Feb 21, 2016

Migrating a small organization from Exchange 2010 to Exchange 2016

Migrating from exchange 2010 to 2016

In this article we will migrate from Exchange 2010 to Exchange 2016. In this short series we’ll be focusing on the implementation and migration steps to move from Exchange 2010 to Exchange 2016, rather than implementing features like Database Availability Groups or configuring load balancing. Therefore, we’ll focus on a smaller organization with a relatively simple deployment.


Introduction

The latest version of Exchange Server brings the latest cloud-based developments and reliability improvements to on-premises Exchange. In this series we will walk through the steps required to implement Exchange 2016 into your current Exchange 2010 organization and migrate mailboxes across.


Planning for Deployment

Before you begin it’s important to understand that a key architectural change has been made in Exchange 2016. Exchange 2010 had a number of separate roles; Client Access, Hub Transport, Mailbox and Unified Messaging.

In Exchange 2016 only a single role is used, the Mailbox role. This contains all necessary components required.

Our example organization is Goodman Industries, who have a single Exchange 2010 multi-role server and will migrate over to a single Exchange 2016 mailbox server.

                          Figure 1: An overview of our topology

In the example above, you’ll see our source server EX1401 running Exchange 2010. Our target server will be EX1601. In a larger organization this would most likely be highly available, so we’d have multiple domain controllers (rather than just AD01) and use Database Availability Groups on the source and target.


Naming and Services

Our first step is to define names used by clients to access Exchange. Co-existence with Exchange 2010, 2013 and 2016 allows sharing of the same HTTPS names for Autodiscover, OWA, ActiveSync and other services, making it easy to transition across and reduce the risk of implementing co-existence.

Old Exchange 2010 Namespaces New Exchange 2016 Namespaces
mail.goodmanindustries.com
autodiscover.goodmanindustries.com
mail.goodmanindustries.com
autodiscover.goodmanindustries.com
Table 1

Exchange Server Sizing

The environment we’ll be implementing Exchange 2016 on is virtualised, running Hyper-V in our example.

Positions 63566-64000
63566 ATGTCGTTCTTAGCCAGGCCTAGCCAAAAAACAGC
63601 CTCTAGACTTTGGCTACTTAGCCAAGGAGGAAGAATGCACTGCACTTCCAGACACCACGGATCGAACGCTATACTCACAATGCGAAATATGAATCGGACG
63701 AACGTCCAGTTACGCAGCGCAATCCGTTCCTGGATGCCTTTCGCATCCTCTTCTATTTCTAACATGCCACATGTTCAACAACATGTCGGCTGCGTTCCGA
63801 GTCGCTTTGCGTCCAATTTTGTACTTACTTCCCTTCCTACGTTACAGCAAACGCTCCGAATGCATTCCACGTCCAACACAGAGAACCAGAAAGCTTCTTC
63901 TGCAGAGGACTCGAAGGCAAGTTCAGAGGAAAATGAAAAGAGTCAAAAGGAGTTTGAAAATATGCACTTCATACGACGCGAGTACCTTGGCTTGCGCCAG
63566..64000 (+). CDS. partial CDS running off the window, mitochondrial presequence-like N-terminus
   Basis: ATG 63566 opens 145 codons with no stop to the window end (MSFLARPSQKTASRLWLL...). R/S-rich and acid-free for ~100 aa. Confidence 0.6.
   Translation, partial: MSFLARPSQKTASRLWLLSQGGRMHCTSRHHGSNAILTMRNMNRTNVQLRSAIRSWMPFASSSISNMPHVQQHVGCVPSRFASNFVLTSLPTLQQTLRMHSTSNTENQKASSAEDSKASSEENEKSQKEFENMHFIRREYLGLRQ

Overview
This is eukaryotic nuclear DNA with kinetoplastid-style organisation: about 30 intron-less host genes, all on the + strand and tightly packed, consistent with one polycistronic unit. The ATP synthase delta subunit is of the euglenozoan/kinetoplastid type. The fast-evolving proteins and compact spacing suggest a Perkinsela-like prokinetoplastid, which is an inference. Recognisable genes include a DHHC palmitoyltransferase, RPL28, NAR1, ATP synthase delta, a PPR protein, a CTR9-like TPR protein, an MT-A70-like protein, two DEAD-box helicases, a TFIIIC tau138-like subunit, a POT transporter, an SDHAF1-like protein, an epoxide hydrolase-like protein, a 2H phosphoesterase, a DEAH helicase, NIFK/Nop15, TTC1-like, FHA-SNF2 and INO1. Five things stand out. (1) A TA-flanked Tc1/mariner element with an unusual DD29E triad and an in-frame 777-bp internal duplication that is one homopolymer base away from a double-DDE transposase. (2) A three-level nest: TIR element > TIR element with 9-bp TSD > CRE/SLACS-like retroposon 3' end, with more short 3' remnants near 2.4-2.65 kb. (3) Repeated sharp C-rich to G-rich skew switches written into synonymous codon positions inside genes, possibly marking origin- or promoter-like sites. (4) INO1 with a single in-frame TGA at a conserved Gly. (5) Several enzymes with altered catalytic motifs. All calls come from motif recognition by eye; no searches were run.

CPUs Cores SPECint_rate2006   score Host RAM Disks   Available
2 x Intel Xeon 12 367 256GB 24 x 4TB 3.5” 7.2K RPM SAS (RAID 10)
Table 2
We have also collected statistics from the existing environment:
Number of mailboxes Average Message Size Average Received Average Sent Average Mailbox Size
150 75KB 30 15 1GB
Table 3

To calculate the requirements, we’ll use version 7.8 or higher of the Exchange Server Role Requirements Calculator. This supports both Exchange 2013 and Exchange 2016, so be sure to select the correct version when using the tool.

When sizing the solution two important factors will form design constraints:
  • The solution will not have high availability and instead will use Hyper-V for high availability.
  • The Exchange 2016 environment will provide quota limits of 5GB per user.
  • We’ll configure the maximum number of databases to be 5.
  • We’ll use a VSS-based backup solution rather than Exchange Native Protection – simply because it’s a non-HA simple environment.
Our output from the role requirements calculator results in the following server specification:

Hostname Virtual CPU RAM OS Disk Page file Disk Physical disks required Database virtual disks Log virtual disks Restore LUN
EX1601 1 x vCPU 16GB 100GB 20GB 4 x 4TB 5 x 291GB 5 x 5GB 1 x 213GB
Table 4

The Virtual CPU specifies how many CPU cores should be assigned to the Virtual Machine used, as does the RAM. The OS disk will hold both Operating System Exchange install and transport databases.

The Physical Disks represents how many of the available physical disks are needed to actually support the deployment and meet requirements for performance and space. In the virtual environment, these will be presented as virtual disks and will be used for database and log files respectively.

You'll note that we're still splitting databases and logs. For an implementation making use of Exchange Native Protection we wouldn't look to do this, but for an implementation in a virtual environment that takes advantage of backups this is still required. We've also included an additional virtual disk to use as a restore LUN.

Splitting Databases from logs ensure that in the scenario of a log disk filling up, databases will not be corrupted. We also ensure that losing or the corruption of a virtual disk doesn't result in a full restore of Exchange.